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By Jessica Lujan

Legal Protection for Small Businesses: Common Considerations for Entrepreneurs in Nevada

In the world of Nevada small business, opportunity and innovation collide in the Silver State. As aspiring entrepreneurs and determined visionaries set their sights on establishing new ventures, it is crucial to recognize that success in Nevada requires more than just a brilliant idea and entrepreneurial spirit.

From the labyrinth of licensing requirements to the complexities of tax obligations and employment laws, the stakes are high, and missteps can be costly. With a dedicated attorney by your side, you gain a trusted partner who understands the nuances of Nevada’s business laws, meticulously navigates the legal landscape, and safeguards your interests. The Team at Holley Driggs is ready to help your business succeed in the face of many potential opportunities and challenges. Below are just some of the considerations to make as you establish and grow your Nevada business.

Licensing and Compliance

One of the first steps of starting a business is selecting the type of business entity to form and obtaining the proper licensure from state, county, and/or city where your business is located.

Selecting the right type of business entity is important for legal, regulatory, and tax purposes. The most common business entities are sole proprietorships, partnerships, limited liability companies (LLC), and corporations. Each has unique characteristics that govern how the entity and its owners are taxed, the duties that the business partners owe to one another, how profits are distributed, and who is liable if the company is sued—among many other idiosyncrasies. It is best to consult an attorney to determine which type of business entity is right for your business.

Depending upon the type of business you are starting, you may need both a general business license as well as a license specific to your trade. You may also need permits for zoning, health, safety, and environmental concerns. You can contact your local government agency to determine the specific requirements for your business, and consult an attorney to help you comply with applicable regulations.

In addition to licensing requirements, certain trades are governed by Nevada law (found in both the Nevada Revised Statutes and the Nevada Administrative Code). Businesses in these regulated fields are required to comply with all applicable laws and regulations.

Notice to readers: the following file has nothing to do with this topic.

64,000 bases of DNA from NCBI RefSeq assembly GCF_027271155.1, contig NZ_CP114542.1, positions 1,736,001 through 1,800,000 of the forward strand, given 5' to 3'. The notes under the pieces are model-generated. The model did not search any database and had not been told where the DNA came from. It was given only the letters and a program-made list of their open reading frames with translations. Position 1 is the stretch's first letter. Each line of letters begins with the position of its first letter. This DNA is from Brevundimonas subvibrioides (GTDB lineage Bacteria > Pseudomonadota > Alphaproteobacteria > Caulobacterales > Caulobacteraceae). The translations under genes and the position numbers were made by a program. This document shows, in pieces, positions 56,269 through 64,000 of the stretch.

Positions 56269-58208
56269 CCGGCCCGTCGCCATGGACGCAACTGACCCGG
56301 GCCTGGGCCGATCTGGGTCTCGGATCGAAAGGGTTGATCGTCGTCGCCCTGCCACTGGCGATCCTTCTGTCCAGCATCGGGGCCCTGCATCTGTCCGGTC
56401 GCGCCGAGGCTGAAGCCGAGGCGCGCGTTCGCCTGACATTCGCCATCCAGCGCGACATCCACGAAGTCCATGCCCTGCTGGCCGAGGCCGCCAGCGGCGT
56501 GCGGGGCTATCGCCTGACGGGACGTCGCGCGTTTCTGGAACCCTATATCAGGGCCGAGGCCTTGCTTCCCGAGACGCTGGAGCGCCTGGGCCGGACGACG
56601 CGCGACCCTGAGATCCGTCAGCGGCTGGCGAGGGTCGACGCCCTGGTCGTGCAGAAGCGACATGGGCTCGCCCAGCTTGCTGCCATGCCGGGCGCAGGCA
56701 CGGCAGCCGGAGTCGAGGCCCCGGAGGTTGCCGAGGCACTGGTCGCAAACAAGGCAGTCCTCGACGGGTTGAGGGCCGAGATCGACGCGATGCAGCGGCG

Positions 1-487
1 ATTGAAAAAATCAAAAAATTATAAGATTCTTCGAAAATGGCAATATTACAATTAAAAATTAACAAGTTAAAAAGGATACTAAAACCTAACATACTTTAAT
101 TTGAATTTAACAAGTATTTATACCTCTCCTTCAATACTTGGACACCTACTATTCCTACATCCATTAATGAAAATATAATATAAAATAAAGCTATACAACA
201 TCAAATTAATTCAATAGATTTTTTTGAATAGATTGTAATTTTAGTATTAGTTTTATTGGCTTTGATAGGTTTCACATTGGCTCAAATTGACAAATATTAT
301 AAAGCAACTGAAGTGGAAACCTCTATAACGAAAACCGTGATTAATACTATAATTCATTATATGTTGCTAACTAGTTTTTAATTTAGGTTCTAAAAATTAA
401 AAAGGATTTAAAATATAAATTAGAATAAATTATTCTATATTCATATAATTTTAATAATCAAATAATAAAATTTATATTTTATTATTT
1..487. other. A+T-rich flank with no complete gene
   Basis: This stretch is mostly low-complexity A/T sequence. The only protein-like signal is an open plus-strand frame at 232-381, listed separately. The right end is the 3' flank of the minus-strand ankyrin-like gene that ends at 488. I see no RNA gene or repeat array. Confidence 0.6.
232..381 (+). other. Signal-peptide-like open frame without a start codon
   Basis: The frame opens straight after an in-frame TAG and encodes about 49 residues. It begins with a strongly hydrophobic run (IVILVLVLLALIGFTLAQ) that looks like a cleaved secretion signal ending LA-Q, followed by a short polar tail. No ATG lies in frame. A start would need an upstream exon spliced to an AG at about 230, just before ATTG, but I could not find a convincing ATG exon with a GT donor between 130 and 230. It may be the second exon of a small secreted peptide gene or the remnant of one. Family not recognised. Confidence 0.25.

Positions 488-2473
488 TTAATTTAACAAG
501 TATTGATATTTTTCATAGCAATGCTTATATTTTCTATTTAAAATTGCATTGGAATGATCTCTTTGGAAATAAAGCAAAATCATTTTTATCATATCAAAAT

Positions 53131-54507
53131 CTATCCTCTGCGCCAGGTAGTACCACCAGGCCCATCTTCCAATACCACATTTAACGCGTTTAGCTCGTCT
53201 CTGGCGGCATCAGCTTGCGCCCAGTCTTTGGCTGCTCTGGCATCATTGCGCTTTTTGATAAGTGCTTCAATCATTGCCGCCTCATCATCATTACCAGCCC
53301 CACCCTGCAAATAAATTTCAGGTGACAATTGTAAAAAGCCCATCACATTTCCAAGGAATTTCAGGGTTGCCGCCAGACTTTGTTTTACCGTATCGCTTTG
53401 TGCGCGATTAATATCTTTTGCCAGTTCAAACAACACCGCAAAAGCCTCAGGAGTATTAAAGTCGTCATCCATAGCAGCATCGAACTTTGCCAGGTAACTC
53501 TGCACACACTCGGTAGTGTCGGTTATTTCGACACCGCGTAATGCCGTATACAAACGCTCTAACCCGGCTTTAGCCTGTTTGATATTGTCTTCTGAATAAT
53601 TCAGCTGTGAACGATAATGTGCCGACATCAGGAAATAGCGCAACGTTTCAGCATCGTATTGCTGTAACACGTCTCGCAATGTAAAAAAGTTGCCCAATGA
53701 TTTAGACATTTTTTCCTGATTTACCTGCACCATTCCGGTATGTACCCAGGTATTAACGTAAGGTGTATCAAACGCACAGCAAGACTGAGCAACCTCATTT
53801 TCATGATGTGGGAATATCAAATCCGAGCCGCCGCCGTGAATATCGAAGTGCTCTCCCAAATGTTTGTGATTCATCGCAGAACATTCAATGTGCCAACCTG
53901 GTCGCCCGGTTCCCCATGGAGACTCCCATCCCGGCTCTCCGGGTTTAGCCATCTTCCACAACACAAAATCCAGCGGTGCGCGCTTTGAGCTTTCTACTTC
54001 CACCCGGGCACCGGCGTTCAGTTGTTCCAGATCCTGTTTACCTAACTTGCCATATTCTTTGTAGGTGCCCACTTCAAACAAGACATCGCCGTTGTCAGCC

Contracts are a crucial part of any business, as they establish the terms and conditions of agreements between parties. From the company’s operating agreement, to its employment contracts, to its lease of office/warehouse/storefront space, to its engagement with customers, clients, and vendors, all Nevada businesses will undoubtedly enter into many contracts throughout its day-to-day business dealings.

Depending on the terms of such contracts, the agreements that Nevada businesses enter into could bind them to various obligations for years, or even decades. Before signing any agreement, Nevada business owners should engage an attorney to review them and provide advice regarding all the rights and obligations that will be imposed upon the business once the contract is entered. It is the business owner’s role and privilege to negotiate agreements with the hope of everything going right—it is the job of a savvy and thoughtful attorney to ensure that the agreement provides sufficient protection to the business in the event something goes wrong.


If you plan to hire employees to help you run your business, it is important that you learn and abide by the various state and federal employment laws that govern Nevada businesses. For example, there are laws and regulations that govern minimum wage and overtime pay, anti-discrimination, family and medical leave (FMLA), workers’ compensation, safety and health regulations, and employment taxes and reporting.

In addition to the various laws that Nevada businesses must follow, there are also many optional considerations that Nevada business owners should think about when hiring employees. For example, while things such as employee handbooks, noncompete/confidentiality agreements, and employment contracts are not mandatory under Nevada law, these can be useful tools in establishing and governing the relationship between your business and your employees.

Real Estate

If you plan to purchase or lease office space, warehouse space, a storefront, or any other type of real property through which to run your business, there are many factors to consider, especially in a post-COVID world. For example, with many businesses turning to work-from-home or hybrid workplace options, consider whether your business requires an office to work from—if it does, consider how much space and the types of accommodations you will need. You’ll also want to consider important issues such as location, costs and budget, accessibility (ADA), and the terms and conditions of any lease or purchase.